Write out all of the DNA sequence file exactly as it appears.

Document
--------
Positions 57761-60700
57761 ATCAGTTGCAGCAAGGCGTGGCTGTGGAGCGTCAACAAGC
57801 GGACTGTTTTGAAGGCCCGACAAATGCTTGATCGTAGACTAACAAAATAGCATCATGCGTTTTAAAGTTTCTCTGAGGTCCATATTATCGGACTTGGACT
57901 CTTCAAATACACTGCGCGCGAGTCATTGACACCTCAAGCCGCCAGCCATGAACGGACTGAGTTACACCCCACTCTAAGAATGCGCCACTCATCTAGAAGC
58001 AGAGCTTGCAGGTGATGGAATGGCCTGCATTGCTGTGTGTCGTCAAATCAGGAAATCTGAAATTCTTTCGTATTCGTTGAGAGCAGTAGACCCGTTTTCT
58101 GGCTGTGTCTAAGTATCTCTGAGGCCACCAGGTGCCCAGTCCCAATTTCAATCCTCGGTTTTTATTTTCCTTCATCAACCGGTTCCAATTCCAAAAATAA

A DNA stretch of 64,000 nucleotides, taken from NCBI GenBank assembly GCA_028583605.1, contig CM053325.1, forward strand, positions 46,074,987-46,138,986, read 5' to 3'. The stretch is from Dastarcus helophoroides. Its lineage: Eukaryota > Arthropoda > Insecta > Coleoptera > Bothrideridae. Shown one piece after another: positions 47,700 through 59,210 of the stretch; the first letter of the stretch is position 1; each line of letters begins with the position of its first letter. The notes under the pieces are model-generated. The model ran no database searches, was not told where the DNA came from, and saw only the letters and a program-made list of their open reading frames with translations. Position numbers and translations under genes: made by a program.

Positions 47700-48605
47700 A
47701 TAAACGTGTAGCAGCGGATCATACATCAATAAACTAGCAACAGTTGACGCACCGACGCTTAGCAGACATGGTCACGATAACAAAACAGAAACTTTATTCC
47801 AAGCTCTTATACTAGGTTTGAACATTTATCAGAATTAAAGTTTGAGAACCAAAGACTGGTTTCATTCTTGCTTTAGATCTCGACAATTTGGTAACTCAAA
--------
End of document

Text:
Positions 57761-60700
57761 ATCAGTTGCAGCAAGGCGTGGCTGTGGAGCGTCAACAAGC
57801 GGACTGTTTTGAAGGCCCGACAAATGCTTGATCGTAGACTAACAAAATAGCATCATGCGTTTTAAAGTTTCTCTGAGGTCCATATTATCGGACTTGGACT
57901 CTTCAAATACACTGCGCGCGAGTCATTGACACCTCAAGCCGCCAGCCATGAACGGACTGAGTTACACCCCACTCTAAGAATGCGCCACTCATCTAGAAGC
58001 AGAGCTTGCAGGTGATGGAATGGCCTGCATTGCTGTGTGTCGTCAAATCAGGAAATCTGAAATTCTTTCGTATTCGTTGAGAGCAGTAGACCCGTTTTCT
58101 GGCTGTGTCTAAGTATCTCTGAGGCCACCAGGTGCCCAGTCCCAATTTCAATCCTCGGTTTTTATTTTCCTTCATCAACCGGTTCCAATTCCAAAAATAA

A DNA stretch of 64,000 nucleotides, taken from NCBI GenBank assembly GCA_028583605.1, contig CM053325.1, forward strand, positions 46,074,987-46,138,986, read 5' to 3'. The stretch is from Dastarcus helophoroides. Its lineage: Eukaryota > Arthropoda > Insecta > Coleoptera > Bothrideridae. Shown one piece after another: positions 47,700 through 59,210 of the stretch; the first letter of the stretch is position 1; each line of letters begins with the position of its first letter. The notes under the pieces are model-generated. The model ran no database searches, was not told where the DNA came from, and saw only the letters and a program-made list of their open reading frames with translations. Position numbers and translations under genes: made by a program.

Positions 47700-48605
47700 A
47701 TAAACGTGTAGCAGCGGATCATACATCAATAAACTAGCAACAGTTGACGCACCGACGCTTAGCAGACATGGTCACGATAACAAAACAGAAACTTTATTCC
47801 AAGCTCTTATACTAGGTTTGAACATTTATCAGAATTAAAGTTTGAGAACCAAAGACTGGTTTCATTCTTGCTTTAGATCTCGACAATTTGGTAACTCAAA